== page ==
The IPA is an organisation that is committed to employee involvement and partnership. Therefore – if it has a bias – it would perhaps be by saying this is a good thing. However it will not want to say that an organisation is practising employee involvement when it isn’t because it lets down the ‘brand’ of employee involvement. So whilst they will want to promote good stories about such involvement they will not want to tell them where they don’t exist – otherwise the ‘brand’ of employee involvement is degraded.

Circle is becoming an interesting and important part of the health care landscape in England. The leader of Circle, Ali Parsa, has been making increasingly large waves not just through being a health care provider but also through his interventions in policy and practice.

It was Circle that won the long drawn out tender for the hospital at Hinchinbrook, and it was Circle that was named by the Guardian earlier this week as a possible partner, with an NHS hospital, to take over a part of Epsom and St Helier hospital. As a private sector provider the waves that he makes for the NHS are either going to help it learn some new ways of working or cause it real problems if it fails to learn from what Circle are doing.

Circle has an unusual structure, 49% owned by its staff and 51% owned by the finance capital, that have invested in it. This is an interesting and probably important combination. Both parts of this organisation are different from traditional public sector organisations.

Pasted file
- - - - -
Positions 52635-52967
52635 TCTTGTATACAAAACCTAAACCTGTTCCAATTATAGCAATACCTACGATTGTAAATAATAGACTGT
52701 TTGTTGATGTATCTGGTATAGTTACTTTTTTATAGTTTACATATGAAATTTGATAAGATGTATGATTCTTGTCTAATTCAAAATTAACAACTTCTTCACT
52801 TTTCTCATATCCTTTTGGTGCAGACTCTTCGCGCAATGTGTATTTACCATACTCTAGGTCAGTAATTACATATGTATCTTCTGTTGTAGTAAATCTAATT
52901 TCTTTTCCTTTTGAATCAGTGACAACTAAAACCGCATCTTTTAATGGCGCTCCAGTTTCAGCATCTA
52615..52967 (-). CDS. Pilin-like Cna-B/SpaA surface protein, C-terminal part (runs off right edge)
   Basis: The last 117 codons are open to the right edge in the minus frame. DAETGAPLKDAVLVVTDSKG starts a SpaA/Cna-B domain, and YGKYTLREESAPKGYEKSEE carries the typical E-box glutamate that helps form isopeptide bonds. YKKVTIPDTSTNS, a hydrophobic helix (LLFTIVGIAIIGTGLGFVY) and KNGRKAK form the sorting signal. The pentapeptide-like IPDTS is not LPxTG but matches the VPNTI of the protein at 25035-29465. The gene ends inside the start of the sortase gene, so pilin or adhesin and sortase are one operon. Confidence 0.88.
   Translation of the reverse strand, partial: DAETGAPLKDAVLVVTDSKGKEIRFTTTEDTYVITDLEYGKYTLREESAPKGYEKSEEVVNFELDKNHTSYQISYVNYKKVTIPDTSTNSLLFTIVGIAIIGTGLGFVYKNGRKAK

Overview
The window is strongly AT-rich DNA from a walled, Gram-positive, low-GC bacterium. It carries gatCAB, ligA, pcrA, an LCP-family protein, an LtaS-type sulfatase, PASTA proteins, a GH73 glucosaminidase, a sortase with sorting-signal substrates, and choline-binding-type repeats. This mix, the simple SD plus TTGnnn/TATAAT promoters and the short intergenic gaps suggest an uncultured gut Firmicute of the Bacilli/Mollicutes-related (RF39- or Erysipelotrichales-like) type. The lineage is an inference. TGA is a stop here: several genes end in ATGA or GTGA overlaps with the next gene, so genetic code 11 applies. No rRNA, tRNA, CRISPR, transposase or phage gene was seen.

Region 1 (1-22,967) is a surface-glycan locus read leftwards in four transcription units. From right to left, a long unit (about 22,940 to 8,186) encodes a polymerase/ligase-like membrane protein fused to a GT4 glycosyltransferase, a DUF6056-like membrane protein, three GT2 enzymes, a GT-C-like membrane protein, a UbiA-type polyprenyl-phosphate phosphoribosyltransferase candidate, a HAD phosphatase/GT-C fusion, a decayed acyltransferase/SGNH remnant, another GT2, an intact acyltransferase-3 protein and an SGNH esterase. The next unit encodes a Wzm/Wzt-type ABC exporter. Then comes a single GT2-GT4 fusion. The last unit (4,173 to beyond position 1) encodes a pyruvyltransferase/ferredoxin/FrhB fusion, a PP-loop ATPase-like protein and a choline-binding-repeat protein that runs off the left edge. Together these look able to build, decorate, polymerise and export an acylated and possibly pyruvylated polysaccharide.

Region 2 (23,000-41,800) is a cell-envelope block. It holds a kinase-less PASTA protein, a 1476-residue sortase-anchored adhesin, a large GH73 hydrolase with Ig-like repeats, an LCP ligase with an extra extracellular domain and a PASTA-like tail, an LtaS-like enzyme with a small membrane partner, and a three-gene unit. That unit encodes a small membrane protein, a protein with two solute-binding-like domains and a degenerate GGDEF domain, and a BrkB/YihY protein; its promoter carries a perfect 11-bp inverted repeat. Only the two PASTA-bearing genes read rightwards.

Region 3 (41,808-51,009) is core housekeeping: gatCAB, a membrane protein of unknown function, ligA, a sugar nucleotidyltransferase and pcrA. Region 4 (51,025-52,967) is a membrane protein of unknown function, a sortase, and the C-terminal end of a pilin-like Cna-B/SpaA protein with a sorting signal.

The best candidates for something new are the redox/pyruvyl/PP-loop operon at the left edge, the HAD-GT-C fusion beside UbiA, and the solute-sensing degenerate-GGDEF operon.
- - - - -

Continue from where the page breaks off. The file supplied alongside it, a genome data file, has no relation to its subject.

The staff ownership of 49% explores the staff ownership model and the investor ownership of 51% means that the organisation has to be driven by two different value drivers. I will return to investor finance drivers for value in a future post.

How does staff ownership add value to an organisation?

“Employee ownership is intended to align the interests of the workforce with those of the overall business, and in particular to encourage a greater sense of ownership of patient experience and outcomes. Ownership and the access to information and voice that flows from it can also help engage the workforce in the strategic objective and performance of the overall organisation, and not just their immediate area of work.”  (page 5-6)

How does the report see this actually happening on the ground? A health care assistant in Bath said,

“It’s more of an incentive to look after the make it better than other hospitals .. to make more people come to the hospital, but also ways to save money, so saying we don’t really need this, or scrap that. But to be honest, if you see something on the floor you don’t walk past it , because you know it’s your hospital , it’s your money, you pick it up … that’s what the whole hospital is about”. (page 6)

No one is saying that employee ownership is the ONLY way in which staff can feel they need to look after a hospital. There are those who will feel all of the above issues as reasons for believing in the hospital that they work for, but employees who own a hospital have the experience that it is THEIR hospital to add to the other motivations.

Whilst the idea of staff being motivated by their ownership of a hospital looks to be a useful additional driver for the improvement of services, the politics of this idea are very important to the wider debate.

It is significant that parts of the trades union movement seem to disagree with employee ownership. When they are working for public services, they see employee ownership as an assault on the nature of state ownership. They feel they can have more influence on the state through their national relationships than their members could have on the ownership of the places that they work in.

I will continue this debate in future posts.